AMPHIBIAWEB
Guibemantis depressiceps

Subgenus: Guibemantis
family: Mantellidae
subfamily: Mantellinae

© 2014 Rob Schell (1 of 3)

  hear call (224.4K MP3 file)

  hear Fonozoo call

[call details here]

Conservation Status (definitions)
IUCN (Red List) Status Least Concern (LC)
CITES No CITES Listing
Other International Status None
National Status None
Regional Status None

 

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Description
Males 32-45 mm, females 35 mm. Tibiotarsal articulation reaches between eye and nostrils. Hands without webbing, foot webbing 1(1), 2i(1), 2e(0.5), 2i(2), 3e(1), 4i/e(2), 5(1). Dorsal skin smooth. Dorsally of variable colouration, but often with a laterally uniform dark brown head; similar morphologically to G. kathrinae (Glaw and Vences 2007).

Distribution and Habitat

Country distribution from AmphibiaWeb's database: Madagascar

 

View distribution map using BerkeleyMapper.
Andasibe, Andrangoloaka, Mandraka, Ranomafana, Sahembendrana, Tsarafidy.

It occurs from sea level up 1200 m (Nussbaum et. al 2008).

Life History, Abundance, Activity, and Special Behaviors
Habits: A relatively explosively breeding arboreal frog. Males call at night from the vegetation, 1-2 m above ponds in or near rainforest. Mating takes place on vertical leaves overhanging the water; the male positions himself over the female and rubs her shoulders and head with the underside of his shanks.

Calls: A single note of 1-7 rapidly repeated pulses.

Eggs and Tadpoles: Eggs are bright white and after some time the whole clutch fuses to a whitish non-transparent jelly mass. The (pigmented) hatching tadpoles complete their development in the pond.

Trends and Threats
This species is listed as least concern in view of its wide distribution, tolerance of a degree of habitat modification, presumed large population, and because it is unlikely to be declining fast enough to qualify for listing in a more threatened category. It does not survive in completely open areas and occurs in many protected areas. Its forest habitat is receding due to subsistence agriculture, timber extraction, charcoal manufacture, and invasive spread of eucalyptus, livestock grazing and expanding human settlements. It might also be affected by the collection of Pandanus, which is used for the roofs of huts (Nussbaum et. al 2008).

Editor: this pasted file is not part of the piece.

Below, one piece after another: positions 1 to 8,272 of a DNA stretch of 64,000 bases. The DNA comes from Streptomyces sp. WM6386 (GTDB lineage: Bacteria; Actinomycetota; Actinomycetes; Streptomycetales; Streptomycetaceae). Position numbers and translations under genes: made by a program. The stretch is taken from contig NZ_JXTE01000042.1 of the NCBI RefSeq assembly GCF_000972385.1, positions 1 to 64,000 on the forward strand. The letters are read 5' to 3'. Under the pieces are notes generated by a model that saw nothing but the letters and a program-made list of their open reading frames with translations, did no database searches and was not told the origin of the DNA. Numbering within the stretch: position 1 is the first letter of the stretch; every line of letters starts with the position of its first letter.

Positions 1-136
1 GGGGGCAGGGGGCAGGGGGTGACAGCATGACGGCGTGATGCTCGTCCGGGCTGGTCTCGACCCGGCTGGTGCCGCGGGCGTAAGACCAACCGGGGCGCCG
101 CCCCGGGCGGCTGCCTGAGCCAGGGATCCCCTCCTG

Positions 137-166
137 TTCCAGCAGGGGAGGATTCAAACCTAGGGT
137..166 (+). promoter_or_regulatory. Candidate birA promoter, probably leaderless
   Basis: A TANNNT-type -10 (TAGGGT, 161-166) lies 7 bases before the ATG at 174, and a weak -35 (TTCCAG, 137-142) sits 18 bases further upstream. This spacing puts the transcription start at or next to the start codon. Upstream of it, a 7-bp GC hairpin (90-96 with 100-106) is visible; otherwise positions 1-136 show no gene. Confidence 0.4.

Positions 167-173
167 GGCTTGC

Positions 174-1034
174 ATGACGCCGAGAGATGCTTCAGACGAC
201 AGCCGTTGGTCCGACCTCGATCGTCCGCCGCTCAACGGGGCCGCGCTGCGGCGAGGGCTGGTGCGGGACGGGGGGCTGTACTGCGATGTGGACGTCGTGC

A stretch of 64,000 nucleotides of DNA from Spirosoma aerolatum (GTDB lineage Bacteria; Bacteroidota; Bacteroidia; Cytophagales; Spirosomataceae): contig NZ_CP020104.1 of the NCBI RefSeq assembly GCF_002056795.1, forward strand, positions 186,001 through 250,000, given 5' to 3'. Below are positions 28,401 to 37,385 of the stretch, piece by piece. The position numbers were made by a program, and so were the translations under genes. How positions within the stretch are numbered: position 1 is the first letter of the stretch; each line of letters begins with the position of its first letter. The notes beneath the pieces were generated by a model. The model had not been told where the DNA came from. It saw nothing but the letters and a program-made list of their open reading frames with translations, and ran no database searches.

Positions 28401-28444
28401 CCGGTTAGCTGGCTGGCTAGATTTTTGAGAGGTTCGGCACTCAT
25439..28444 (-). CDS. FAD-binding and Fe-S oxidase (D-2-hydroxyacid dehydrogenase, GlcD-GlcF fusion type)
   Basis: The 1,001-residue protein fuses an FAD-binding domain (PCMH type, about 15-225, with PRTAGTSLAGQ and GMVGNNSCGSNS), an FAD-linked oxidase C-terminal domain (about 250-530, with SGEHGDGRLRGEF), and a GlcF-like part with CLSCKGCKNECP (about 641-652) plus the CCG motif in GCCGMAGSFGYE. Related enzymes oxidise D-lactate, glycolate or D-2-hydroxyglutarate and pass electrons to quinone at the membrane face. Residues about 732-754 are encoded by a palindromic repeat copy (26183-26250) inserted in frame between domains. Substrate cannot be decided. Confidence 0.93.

Possible reasons for amphibian decline

General habitat alteration and loss
Habitat modification from deforestation, or logging related activities
Intensified agriculture or grazing
Urbanization
Subtle changes to necessary specialized habitat

Comments
Taken with permission from Glaw and Vences (2007).

References

Glaw, F., and Vences, M. (2007). Field Guide to the Amphibians and Reptiles of Madagascar. Third Edition. Vences and Glaw Verlag, Köln.

Nussbaum, R., Cadle, J., and Vences, M. (2008). Guibemantis depressiceps. In: IUCN 2008. 2008 IUCN Red List of Threatened Species. www.iucnredlist.org. Downloaded on 18 March 2009.



Written by Miguel Vences and Frank Glaw (m.vences AT tu-bs.de), Assistant Professor and Curator of Vertebrates at the Institute for Biodiversity and Ecosystem Dynamics in the Zoological Museum at the University of Amsterdam
First submitted 2000-11-27
Edited by Michelle S. Koo, Catherine Aguilar (2012-10-08)

Species Account Citation: AmphibiaWeb 2012 Guibemantis depressiceps <http://amphibiaweb.org/species/4592> University of California, Berkeley, CA, USA. Accessed Oct 23, 2017.



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Citation: AmphibiaWeb. 2017. <http://amphibiaweb.org> University of California, Berkeley, CA, USA. Accessed 23 Oct 2017.

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